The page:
On the Road Review: BMW X4 xDrive30i

Bavarian Motor Works was created in Germany in 1916, but didn’t officially start selling cars in America until 1975. The first model, a two-door “sedan” called the 2002, went on to become the legendary 3-series compact lineup that remains the benchmark sport luxury sedan in the world.

Today, BMW is the second best-selling premium brand in America behind Mercedes-Benz. The huge Spartanburg assembly plant in South Carolina makes more BMWs than any other plant operated by the automaker, as most of the brand’s X-series lineup of crossovers is built in the USA.

With an extensive cross-section of premium sedans, coupes and crossovers, BMW is well positioned to fill virtually every niche of the luxury-sports segment. The all-new 2019 BMW X4 is but one of the many such options available to buyers.

The second-generation X4 — still based on the compact class X3 platform — is longer, wider and more powerful than its predecessor. Length grows by 3 inches — wheelbase and overall, while track width increases by 1.5 inches to improve cabin space and overall handling. Cargo room remains approximately the same; 18.5 cubic feet under the steeply raked roofline compared to the X3’s more user-friendly 28.5-cubic feet.


Using the same basic mechanicals, the X4, however, offers a more sporting driving dynamic than the X3 to go along with its aggressive stance. A larger dual-kidney grille, wider fenders, plus that racy roof profile all add up to a more athletic looking — and acting — crossover that forsakes maximum utility for style and performance.

These coupe-like crossover body styles (known as sports activity vehicles — SAV — in some corners) are purely a German emphasis right now, with the Mercedes GLC coupe a direct competitor. Yet buyers might find similar driving virtues as the X4 in the Land Rover Velar or the Porsche Macan. Last year, BMW dealers sold approximately seven X3s for every X4 sold.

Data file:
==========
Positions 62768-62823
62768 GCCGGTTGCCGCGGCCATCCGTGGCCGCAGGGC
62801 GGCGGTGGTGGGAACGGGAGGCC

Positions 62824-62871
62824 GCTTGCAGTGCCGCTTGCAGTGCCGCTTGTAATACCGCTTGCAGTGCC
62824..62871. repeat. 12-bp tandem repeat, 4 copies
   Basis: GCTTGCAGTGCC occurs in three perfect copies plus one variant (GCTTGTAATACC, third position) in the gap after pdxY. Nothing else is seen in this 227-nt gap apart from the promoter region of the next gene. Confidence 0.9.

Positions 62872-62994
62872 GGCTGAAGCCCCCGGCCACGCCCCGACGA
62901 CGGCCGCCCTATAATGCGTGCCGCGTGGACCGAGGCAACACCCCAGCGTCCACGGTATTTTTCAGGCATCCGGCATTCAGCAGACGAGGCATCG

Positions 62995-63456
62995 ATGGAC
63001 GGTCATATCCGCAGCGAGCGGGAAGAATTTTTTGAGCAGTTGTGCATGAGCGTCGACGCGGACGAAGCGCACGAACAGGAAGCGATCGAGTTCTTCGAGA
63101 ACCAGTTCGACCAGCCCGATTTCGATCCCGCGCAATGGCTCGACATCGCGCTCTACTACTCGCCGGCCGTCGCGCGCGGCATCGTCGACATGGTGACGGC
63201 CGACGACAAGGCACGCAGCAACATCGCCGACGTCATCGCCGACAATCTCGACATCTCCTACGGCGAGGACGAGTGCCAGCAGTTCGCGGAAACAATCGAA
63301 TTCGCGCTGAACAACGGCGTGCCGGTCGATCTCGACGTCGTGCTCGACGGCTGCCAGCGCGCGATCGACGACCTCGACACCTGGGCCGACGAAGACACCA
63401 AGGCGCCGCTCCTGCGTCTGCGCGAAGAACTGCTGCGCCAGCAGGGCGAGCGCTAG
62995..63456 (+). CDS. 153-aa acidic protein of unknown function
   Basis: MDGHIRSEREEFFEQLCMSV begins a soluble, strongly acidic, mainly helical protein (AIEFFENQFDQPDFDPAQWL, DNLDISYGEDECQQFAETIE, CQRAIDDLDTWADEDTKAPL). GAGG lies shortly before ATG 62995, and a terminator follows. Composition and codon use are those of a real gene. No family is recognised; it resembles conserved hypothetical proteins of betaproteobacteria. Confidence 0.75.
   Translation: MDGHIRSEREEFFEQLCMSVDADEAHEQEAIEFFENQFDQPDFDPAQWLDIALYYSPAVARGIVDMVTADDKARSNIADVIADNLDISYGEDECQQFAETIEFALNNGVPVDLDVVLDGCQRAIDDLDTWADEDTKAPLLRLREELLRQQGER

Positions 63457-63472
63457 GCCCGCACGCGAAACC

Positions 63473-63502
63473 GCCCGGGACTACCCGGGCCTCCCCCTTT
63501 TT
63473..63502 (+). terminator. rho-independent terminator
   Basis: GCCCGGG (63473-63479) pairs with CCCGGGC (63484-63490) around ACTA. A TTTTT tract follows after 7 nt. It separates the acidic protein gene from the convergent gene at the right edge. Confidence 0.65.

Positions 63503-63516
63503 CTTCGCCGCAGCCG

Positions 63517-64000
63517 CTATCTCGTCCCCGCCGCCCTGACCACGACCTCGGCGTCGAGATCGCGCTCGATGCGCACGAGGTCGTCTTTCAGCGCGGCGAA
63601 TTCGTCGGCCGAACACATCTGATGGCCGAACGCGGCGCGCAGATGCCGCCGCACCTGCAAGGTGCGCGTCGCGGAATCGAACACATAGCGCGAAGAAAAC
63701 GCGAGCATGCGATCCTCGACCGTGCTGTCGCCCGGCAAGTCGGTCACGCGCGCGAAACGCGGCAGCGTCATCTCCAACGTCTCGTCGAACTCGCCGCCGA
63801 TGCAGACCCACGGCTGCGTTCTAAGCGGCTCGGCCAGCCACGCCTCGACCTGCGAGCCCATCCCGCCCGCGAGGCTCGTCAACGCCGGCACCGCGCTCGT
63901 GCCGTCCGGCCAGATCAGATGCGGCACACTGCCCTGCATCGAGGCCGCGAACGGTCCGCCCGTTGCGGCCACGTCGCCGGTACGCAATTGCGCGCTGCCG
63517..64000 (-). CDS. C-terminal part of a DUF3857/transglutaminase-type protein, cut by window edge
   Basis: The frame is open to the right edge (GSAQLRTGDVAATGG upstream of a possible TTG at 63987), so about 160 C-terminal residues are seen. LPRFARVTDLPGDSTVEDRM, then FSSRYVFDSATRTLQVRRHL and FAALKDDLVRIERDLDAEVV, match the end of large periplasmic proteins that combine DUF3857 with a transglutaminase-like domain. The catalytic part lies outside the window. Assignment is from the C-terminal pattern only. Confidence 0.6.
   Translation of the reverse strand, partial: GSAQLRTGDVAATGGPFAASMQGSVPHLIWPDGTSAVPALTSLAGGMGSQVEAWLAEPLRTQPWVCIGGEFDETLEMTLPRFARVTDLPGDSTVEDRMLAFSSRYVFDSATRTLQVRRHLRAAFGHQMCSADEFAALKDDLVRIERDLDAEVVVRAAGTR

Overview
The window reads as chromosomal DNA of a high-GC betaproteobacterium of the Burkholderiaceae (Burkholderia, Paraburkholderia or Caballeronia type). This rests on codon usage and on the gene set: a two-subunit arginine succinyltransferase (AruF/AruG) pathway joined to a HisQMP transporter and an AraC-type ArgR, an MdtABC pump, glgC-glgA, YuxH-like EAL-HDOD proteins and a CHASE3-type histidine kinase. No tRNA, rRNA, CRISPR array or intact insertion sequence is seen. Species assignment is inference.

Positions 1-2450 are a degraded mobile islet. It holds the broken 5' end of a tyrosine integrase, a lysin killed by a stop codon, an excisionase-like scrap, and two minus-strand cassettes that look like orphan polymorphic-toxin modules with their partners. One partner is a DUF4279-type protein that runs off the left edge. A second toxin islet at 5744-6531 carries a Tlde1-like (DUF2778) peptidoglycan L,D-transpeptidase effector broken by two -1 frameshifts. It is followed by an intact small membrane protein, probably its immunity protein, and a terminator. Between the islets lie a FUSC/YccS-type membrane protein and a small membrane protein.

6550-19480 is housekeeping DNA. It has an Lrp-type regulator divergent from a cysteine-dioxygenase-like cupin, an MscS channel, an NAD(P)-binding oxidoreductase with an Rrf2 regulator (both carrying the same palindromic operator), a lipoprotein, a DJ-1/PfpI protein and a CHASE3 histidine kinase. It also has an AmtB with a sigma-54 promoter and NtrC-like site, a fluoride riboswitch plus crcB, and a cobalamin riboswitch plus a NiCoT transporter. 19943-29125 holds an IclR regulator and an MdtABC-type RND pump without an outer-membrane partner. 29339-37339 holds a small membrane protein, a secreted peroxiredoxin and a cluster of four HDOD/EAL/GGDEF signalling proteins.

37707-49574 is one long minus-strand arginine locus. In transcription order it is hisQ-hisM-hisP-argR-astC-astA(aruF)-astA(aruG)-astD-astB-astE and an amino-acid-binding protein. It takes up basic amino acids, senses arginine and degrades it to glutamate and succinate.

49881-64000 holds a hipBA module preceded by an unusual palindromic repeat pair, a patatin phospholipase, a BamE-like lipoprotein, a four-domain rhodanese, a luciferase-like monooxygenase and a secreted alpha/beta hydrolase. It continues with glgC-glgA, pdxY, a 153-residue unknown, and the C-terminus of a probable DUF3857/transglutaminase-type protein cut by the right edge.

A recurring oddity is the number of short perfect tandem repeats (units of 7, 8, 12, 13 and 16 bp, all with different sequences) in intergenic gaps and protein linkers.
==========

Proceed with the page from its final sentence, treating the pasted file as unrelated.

Power for our xDrive30i X4 was supplied by the brand’s eager turbocharged 2.0-liter four-cylinder. Netting a smooth 248 peak horsepower, the X4 was quick to respond to any throttle requests and supplied more than adequate forward verve. If you need more spine-tingling power, or just need to get everywhere that much quicker, the brand’s 3.0-liter turbo-six cylinder engine pumps out a robust 355 hp. All X4s feature xDrive all-wheel drive and send their power through a ZF-designed eight-speed automatic transmission. EPA estimates for the 2.0-engine are 22/29/25-mpg.

With 3-series sedan sales slipping, just like many car lines, buyers are embracing these sportier crossovers in record numbers. Drivers will find similar suspension capabilities in the X4 — sharp steering responses, strong brakes, nimble handling — yet the center of gravity is still a few inches higher than the brand’s vaunted sports sedans, so peak grip and precise race-like maneuvers will not be the same despite adaptive suspensions, sticky tires and the latest electronic driving aids.


On dry roads, the BMW’s 20-inch Bridgestone Alenza run-flat performance tires demonstrated how much the latest SAVs have closed the gap on sports sedans. Yet, when encountering snow-covered and icy roads, these tires didn’t deliver the same level of grip or confidence that you might want for a winter-environment crossover. Just food for thought if your primary driving is New England not South Carolina.

Inside, the X4’s handsome two-tone leather interior ($1,700, Tacora Red and Black) provided excellent seating as well as a premium and sporty-looking environment. The extra wheelbase adds an inch to both front and rear legroom, while the heated sports seats (with manual thigh extenders) produced maximum comfort and support.

Center dash houses the latest iDrive-6 10.25-inch infotainment horizontal screen that features navigation plus voice recognition and BMW’s gadgety gesture control — which you use to change audio volume or accept incoming phone calls. If you are an animated driver that talks with his/her hands, be prepared for unusual control interactions.

The latest X4 also includes 4G LTE Wi-Fi hotspot functionality, Apple CarPlay, (not Android, yet) plus an optional heads-up display. There are only two USB ports, but the center console has a wireless charging pad. A panoramic roof is also standard, however, several of the latest electronic driving aids are part of optional pricing packages.

The base motor provides plenty of zip; only die-hard driving enthusiasts will need to exercise the larger six-cylinder engine. Handling and ride dynamics are slightly stiffer than the more family-oriented X3, too, which tells us who the target audience is, while the gun-slit rear window cries out for a wiper in foul weather. The Premium Package should include remote starting along with the heated seats and steering wheel.

Pricing starts at $51,445 including destination fee for the xDrive30i. The X4 M40i with the turbo-six begins at $10,000 more. M-sport items are available on both models as well as specific options from BMW’s extensive individual catalog.

Tim Plouff

Tim Plouff

Columnist at The Ellsworth American
Tim Plouff has been reviewing automobiles in the pages of The Ellsworth American weekly for nearly two decades.
Tim Plouff

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